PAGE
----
Males have been known to dominate other pets and even try to assert that leader-of-the-pack mentality with their owners from time to time. Females, on the other hand, often show aggression when in heat.
These issues have made many potential dog owners weary of them.
But a large part of this problem can be neutralized by neutering your male or spaying your female bulldog. After the medical procedure, you can expect your pet to have a more placid personality.
Of course, removing a male's testes also brings hormonal changes, which stops males from mounting anything and everything in the house.
The procedure also has excellent health benefits, preventing prostate and testicular diseases for males and reducing or even eliminating the risk of certain cancers in female dogs.
Whether you adopt a male or female french bulldog, know that the breed generally comes with quite a few known health problems.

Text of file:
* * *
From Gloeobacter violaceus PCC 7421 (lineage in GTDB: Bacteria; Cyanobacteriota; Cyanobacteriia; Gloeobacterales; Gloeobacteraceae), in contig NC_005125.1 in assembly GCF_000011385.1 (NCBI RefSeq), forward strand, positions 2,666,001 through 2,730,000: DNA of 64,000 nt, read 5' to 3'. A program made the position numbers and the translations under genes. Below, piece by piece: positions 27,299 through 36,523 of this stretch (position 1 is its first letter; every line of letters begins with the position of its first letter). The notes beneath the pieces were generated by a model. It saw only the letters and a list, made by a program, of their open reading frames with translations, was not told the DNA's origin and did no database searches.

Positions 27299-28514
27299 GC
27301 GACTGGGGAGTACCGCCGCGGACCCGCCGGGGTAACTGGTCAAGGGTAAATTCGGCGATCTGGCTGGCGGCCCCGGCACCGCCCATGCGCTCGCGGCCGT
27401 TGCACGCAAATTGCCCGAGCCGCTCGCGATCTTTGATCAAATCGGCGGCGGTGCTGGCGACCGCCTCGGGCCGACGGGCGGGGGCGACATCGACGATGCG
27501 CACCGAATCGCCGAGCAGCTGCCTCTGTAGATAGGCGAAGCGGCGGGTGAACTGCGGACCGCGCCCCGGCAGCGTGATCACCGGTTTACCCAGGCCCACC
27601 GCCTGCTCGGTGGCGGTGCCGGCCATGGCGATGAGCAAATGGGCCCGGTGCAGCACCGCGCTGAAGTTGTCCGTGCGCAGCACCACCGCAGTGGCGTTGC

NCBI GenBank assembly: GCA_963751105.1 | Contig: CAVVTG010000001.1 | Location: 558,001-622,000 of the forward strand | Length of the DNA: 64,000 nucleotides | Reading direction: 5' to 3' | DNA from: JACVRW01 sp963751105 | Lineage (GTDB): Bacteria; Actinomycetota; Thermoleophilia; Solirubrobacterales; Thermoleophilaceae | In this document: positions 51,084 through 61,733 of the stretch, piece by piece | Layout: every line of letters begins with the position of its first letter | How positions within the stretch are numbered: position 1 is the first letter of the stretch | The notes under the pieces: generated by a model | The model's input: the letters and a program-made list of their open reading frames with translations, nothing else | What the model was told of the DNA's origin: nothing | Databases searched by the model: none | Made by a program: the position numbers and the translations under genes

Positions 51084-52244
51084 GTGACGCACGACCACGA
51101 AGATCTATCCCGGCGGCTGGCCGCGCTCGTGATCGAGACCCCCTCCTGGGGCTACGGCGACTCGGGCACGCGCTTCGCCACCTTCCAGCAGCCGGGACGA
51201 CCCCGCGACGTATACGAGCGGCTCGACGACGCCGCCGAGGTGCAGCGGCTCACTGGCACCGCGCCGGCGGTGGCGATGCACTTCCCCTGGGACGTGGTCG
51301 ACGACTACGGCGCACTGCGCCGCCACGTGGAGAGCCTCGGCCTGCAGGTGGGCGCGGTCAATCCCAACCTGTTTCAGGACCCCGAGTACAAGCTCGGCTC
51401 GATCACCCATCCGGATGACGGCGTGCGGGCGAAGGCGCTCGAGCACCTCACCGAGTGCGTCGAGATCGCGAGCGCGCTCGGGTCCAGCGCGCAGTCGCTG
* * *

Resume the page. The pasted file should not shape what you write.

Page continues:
This is because of their genetic makeup and is often unavoidable. Health issues occur when they reach the age of 2 and up. Let’s have a look at a few struggles your pup could face.
Frenchies are known for large, pointed bat ears. Combine this with narrow ear canals and you have the perfect storm for ear infections.
Their large, open ears often act as a funnel, allowing bacteria and debris to enter their ears. Naturally, their immune system tries to fight this infection by allowing the ear glands to swell up.
This, in turn, can lead to the overproduction of ear tissue and cause even further infections.
Unfortunately, Frenchies are quite prone to stomach issues. A parasite or infection usually brings on an upset stomach, so keep a close watch on their diet. Make sure to check their stool regularly and if you notice a particularly pungent smell or blood in their stool, seek veterinary advice.
French bulldogs suffer from two different skin-related health issues - Skin Fold Dermatitis and Pyoderma.
Skin fold dermatitis occurs in areas where the skin folds over itself. And Frenchies are known for wrinkles above their muzzle and on the back of their necks in older dogs.